By Nela Abey and Yvette Dzakpasu
Panellists and organisers at the press conference (Photo: Yvette Dzakpasu)
On September 27, 2016, the Women’s International League for Peace and Freedom (WILPF) and Women Cross DMZ held a press conference. It featured members of Women Cross DMZ’s advisory board and delegates who participated in the peace walk across the Korean Demilitarized Zone, Cora Weiss, President of the Hague Appeal for Peace, Kozue Akibayashi, International President of WILPF and Suzy Kim, Professor of Korean History, Rutgers University.
Women Cross DMZ is a NGO led by women working for peace in Korea. In May 2015, on the 70th anniversary of the division of Korea, Women Cross DMZ led a historic women’s peace walk across the Demilitarised Zone from North to South Korea.
The press conference covered a letter signed by over 100 women leaders from 35 countries urging Secretary-General Ban Ki-moon to initiate a peace process in Korea. The letter calls for the replacement of this armistice with a binding peace treaty to end the Korean War. The letter further calls for women to be significantly represented in the peace process as per United Nations Security Council Resolution 1325 and for the peace accord to be delivered by 2018.
The panellists highlighted the importance for such an agreement, particularly given today’s nuclear climate, including North Korea’s fifth nuclear test last month and spoke about the role that civil society can play in achieving such an agreement.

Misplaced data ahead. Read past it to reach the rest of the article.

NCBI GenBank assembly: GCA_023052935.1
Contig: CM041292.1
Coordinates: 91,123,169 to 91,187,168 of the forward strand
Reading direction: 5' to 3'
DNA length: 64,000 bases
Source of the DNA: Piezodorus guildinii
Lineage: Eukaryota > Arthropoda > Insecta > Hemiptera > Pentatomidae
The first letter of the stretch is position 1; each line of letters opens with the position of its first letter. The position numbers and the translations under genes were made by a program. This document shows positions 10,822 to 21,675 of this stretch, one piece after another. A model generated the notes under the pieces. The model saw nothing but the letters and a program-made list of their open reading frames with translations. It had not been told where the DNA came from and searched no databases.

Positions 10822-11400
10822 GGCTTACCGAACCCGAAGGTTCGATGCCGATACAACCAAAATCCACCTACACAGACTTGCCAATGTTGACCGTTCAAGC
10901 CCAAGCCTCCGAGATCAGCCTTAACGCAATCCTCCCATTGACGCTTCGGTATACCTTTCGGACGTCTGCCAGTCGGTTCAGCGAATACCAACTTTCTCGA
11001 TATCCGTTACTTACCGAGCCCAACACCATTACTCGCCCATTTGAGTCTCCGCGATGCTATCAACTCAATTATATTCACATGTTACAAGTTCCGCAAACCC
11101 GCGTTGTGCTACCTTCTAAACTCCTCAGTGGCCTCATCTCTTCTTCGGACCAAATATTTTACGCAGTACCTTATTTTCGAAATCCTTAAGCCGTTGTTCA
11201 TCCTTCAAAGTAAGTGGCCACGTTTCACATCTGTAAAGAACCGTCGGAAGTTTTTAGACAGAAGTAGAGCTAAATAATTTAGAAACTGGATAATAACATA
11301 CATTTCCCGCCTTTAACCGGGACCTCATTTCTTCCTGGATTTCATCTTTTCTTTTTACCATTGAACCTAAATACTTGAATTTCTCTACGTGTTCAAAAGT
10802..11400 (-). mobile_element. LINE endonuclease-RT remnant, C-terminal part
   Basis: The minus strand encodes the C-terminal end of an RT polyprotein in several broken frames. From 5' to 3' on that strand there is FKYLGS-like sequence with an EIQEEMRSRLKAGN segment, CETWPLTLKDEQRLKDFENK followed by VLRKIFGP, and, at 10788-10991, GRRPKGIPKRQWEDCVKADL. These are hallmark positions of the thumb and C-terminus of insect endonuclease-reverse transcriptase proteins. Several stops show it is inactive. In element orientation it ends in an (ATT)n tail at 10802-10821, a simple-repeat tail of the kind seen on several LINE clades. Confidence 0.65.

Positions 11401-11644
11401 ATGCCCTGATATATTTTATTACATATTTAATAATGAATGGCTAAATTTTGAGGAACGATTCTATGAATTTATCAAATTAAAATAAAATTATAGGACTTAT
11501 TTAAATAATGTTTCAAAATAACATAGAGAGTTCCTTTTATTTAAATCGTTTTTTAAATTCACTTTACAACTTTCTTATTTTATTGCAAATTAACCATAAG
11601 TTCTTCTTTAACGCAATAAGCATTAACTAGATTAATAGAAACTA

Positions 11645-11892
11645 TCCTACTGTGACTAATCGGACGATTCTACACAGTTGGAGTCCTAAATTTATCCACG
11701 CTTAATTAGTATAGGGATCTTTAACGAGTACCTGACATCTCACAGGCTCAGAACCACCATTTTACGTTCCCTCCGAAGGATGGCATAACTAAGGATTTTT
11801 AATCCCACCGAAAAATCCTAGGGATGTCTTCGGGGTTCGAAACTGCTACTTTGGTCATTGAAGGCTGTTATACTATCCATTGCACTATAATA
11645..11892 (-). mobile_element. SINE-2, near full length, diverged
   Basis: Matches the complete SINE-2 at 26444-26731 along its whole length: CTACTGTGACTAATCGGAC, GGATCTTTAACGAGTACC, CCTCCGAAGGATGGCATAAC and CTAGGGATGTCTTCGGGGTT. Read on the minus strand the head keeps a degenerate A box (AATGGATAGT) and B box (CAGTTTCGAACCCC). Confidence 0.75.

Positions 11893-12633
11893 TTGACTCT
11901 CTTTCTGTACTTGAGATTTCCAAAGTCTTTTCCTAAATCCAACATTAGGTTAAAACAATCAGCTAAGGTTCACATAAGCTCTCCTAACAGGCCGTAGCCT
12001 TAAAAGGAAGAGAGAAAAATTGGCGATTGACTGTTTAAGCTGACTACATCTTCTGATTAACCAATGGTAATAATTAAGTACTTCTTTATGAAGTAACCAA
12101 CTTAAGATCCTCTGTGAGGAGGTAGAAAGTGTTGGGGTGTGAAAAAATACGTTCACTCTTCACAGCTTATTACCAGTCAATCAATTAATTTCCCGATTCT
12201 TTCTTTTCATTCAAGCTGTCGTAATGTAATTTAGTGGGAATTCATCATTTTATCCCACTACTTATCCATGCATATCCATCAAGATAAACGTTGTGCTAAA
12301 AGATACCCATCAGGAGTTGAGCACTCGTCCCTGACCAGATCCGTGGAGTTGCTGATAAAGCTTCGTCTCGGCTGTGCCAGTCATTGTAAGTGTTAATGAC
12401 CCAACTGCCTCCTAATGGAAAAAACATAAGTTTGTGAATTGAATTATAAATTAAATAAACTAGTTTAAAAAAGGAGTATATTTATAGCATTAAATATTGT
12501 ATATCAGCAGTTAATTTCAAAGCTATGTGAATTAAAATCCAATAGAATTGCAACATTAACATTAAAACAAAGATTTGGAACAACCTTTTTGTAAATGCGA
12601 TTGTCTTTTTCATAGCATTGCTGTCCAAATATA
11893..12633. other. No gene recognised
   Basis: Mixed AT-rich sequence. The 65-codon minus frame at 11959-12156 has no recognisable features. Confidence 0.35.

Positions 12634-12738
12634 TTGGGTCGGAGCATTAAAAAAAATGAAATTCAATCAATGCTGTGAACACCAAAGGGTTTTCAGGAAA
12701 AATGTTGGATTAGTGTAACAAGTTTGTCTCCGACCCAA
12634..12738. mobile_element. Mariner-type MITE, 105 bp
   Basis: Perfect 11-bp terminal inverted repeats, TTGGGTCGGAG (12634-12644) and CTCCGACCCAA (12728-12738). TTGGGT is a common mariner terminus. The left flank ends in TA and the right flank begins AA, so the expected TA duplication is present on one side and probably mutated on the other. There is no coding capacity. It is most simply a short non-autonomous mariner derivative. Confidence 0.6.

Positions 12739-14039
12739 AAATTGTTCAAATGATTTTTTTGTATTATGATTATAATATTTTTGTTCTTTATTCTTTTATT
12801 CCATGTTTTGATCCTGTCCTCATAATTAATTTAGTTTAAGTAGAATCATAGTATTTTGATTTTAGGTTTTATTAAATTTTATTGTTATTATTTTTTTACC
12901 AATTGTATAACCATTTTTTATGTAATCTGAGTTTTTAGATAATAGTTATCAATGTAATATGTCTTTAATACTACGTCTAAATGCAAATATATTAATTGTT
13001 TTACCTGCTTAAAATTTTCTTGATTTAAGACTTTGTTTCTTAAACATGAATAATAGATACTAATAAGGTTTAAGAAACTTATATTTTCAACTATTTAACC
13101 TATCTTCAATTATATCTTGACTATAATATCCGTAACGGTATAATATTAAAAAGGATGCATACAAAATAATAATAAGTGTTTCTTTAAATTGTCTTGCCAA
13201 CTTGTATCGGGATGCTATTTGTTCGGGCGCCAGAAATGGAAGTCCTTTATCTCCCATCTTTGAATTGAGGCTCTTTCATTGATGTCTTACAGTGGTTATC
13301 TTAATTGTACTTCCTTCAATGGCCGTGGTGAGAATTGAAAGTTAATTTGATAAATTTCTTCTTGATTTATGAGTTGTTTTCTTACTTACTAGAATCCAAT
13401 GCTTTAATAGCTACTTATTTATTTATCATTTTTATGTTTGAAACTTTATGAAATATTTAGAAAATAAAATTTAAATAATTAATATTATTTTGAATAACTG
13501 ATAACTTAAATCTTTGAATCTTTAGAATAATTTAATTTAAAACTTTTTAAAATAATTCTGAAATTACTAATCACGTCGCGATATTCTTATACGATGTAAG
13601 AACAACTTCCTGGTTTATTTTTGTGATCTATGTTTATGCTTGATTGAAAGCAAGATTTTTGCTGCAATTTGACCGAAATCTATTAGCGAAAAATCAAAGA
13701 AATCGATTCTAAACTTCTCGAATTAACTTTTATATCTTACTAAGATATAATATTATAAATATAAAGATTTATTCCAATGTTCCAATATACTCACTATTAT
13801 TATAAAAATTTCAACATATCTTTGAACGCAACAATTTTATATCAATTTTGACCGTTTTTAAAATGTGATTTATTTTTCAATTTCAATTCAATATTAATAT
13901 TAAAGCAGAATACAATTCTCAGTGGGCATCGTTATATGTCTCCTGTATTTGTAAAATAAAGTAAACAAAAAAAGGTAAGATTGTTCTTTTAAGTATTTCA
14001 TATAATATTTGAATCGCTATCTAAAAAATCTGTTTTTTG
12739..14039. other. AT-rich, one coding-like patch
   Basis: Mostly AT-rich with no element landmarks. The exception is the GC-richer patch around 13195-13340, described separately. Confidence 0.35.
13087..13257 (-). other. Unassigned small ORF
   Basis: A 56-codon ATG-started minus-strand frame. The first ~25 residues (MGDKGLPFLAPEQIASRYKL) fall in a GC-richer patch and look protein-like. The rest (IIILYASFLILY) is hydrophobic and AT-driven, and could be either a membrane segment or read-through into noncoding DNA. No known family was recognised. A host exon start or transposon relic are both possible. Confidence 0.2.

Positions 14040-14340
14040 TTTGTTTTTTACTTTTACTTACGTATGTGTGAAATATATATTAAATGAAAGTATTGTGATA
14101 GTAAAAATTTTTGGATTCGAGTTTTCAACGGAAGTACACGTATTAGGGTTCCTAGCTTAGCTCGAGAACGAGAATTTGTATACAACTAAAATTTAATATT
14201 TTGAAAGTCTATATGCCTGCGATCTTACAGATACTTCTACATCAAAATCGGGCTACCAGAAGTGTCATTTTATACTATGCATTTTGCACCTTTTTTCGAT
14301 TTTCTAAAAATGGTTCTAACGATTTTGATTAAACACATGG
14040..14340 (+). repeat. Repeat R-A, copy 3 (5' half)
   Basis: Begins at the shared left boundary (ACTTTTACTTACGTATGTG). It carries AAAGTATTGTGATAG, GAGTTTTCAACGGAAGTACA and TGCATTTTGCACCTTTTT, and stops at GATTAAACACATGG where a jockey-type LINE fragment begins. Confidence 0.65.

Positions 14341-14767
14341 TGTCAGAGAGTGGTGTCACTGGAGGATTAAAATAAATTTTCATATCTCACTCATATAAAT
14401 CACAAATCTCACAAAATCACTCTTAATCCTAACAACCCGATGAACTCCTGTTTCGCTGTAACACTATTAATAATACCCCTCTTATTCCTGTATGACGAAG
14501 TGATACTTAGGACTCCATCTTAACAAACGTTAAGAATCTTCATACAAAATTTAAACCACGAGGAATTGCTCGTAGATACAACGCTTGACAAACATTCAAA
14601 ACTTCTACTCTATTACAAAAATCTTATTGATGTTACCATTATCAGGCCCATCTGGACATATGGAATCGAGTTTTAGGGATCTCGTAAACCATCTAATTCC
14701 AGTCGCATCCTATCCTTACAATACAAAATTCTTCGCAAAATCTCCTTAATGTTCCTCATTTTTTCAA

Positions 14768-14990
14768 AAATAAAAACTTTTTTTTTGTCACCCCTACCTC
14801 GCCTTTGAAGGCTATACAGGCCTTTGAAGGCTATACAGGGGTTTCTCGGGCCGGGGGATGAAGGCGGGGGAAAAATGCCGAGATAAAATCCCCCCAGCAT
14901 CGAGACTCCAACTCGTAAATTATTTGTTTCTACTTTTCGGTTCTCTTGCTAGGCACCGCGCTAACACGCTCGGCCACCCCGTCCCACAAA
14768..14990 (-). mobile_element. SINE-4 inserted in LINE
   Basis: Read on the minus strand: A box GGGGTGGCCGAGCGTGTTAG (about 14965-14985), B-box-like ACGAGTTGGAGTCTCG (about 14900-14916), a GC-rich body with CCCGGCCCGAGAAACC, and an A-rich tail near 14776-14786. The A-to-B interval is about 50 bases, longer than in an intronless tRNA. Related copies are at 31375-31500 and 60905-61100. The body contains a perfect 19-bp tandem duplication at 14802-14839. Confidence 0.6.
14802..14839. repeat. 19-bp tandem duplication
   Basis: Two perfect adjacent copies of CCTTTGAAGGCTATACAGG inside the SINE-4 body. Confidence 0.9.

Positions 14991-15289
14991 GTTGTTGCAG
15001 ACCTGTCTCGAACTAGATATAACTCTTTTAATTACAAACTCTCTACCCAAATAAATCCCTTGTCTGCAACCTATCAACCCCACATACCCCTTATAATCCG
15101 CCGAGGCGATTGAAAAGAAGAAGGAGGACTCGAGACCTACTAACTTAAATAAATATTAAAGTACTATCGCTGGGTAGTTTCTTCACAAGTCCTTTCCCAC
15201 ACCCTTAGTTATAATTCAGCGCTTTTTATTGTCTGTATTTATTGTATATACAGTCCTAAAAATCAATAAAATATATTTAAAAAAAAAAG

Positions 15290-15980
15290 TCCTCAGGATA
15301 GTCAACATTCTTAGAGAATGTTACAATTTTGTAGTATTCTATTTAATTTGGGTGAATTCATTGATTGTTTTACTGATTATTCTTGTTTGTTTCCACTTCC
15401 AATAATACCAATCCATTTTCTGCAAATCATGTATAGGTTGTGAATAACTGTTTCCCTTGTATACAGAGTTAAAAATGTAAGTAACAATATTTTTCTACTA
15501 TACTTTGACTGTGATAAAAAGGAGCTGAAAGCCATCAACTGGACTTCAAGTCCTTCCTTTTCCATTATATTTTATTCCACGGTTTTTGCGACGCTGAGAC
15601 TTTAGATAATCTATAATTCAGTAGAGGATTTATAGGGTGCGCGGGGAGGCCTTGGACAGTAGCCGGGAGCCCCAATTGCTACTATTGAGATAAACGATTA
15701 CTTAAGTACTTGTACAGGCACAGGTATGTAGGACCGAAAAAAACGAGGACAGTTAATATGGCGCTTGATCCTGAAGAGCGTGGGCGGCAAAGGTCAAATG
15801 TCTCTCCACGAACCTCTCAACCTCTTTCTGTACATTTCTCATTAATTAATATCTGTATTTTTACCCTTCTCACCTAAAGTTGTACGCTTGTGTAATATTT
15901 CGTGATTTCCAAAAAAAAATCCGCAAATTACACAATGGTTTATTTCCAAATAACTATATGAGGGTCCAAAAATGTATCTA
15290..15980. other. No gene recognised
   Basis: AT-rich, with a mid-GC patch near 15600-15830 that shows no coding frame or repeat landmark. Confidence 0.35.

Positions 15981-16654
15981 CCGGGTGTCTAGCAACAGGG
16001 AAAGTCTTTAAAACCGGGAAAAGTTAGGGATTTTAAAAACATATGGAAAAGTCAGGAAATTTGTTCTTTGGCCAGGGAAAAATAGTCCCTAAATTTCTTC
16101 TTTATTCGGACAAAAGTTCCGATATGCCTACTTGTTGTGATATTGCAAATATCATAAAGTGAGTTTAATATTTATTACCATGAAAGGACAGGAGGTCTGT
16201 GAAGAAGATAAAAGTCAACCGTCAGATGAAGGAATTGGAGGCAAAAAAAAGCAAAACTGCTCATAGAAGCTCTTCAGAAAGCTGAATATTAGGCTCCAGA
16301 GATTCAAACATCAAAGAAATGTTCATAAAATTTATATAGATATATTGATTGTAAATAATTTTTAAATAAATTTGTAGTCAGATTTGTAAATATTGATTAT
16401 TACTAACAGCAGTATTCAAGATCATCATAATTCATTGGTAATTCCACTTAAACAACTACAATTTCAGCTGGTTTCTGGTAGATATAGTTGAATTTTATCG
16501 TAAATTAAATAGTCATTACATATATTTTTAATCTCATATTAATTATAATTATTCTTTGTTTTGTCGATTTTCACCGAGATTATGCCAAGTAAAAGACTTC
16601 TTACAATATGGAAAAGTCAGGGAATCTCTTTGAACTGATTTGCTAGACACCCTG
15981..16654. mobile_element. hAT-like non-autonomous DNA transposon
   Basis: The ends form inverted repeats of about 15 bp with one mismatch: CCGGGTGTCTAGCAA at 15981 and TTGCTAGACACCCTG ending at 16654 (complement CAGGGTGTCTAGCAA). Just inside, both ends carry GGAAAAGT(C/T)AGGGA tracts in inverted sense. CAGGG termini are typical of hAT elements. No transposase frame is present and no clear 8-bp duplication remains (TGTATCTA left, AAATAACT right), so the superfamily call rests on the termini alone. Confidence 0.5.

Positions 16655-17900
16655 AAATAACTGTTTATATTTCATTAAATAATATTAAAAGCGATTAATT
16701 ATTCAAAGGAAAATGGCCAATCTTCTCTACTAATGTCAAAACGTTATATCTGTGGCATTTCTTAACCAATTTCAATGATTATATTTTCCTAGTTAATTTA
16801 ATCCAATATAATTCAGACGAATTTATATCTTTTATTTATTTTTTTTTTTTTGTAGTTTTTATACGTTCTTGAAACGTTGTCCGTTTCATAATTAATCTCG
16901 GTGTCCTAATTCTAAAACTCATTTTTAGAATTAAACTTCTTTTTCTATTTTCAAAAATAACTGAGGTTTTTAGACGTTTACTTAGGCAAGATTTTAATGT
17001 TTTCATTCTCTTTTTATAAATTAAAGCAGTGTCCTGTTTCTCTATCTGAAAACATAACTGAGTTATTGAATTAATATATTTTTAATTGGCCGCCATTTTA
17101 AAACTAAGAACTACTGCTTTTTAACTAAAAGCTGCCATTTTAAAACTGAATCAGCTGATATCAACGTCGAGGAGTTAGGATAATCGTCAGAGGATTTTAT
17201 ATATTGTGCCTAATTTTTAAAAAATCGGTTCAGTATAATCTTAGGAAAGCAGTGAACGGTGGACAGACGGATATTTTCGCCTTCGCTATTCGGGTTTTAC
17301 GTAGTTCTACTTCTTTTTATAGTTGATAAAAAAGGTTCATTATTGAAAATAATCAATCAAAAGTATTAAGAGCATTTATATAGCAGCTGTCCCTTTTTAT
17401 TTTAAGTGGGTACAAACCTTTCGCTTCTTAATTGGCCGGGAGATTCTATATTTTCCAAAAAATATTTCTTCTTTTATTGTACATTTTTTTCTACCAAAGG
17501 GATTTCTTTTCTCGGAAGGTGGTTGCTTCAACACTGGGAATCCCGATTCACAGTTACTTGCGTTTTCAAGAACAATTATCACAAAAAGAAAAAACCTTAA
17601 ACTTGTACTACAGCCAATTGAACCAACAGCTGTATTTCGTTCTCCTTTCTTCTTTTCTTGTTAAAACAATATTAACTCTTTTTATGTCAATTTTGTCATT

During the press conference Suzy Kim of Rutgers University detailed the historical background to the Korean War and the 63-year-old Armistice Agreement. She observed that a divided Korea is the last vestige of the Cold War and grew out of arbitrary division which led to civil war and became an international war. The Armistice Agreement was signed in 1953 after three years of fighting and called for political settlement but this armistice was repeatedly violated by both sides.
Kozue Akibayashi of WILPF noted that the situation in the Korean peninsula had been somewhat neglected by the world at large. Very few people have paid attention to the separation of families across North and South Korea. Women Cross DMZ has highlighted the plight of these families by taking part in the peace walk of the demilitarised zone.
Cora Weiss of Hague Appeal for Peace reiterated the call for action from these two women’s organisations stating that “we are here to call on Secretary General Ban Ki-moon to use his authority and opportunity in the next 100 days to prevent a war and to propose a peace process”. She highlighted the importance of civil society in achieving such actions noting that “change does not happen without civil society”.
The audience was given an opportunity to contribute to the discussion in the ensuing question and answer session, which highlighted the important role that civil society can play in securing peace in the Korean peninsula. However, the overwhelming sentiment at the close of the press conference was that while civil society has been very active in this area, those in positions of political power must use their influence to secure peace in the Korean peninsula, summed up in the words of Maria Butler, “women’s civil society is raising voices for peace but demand that political leaders do their job”.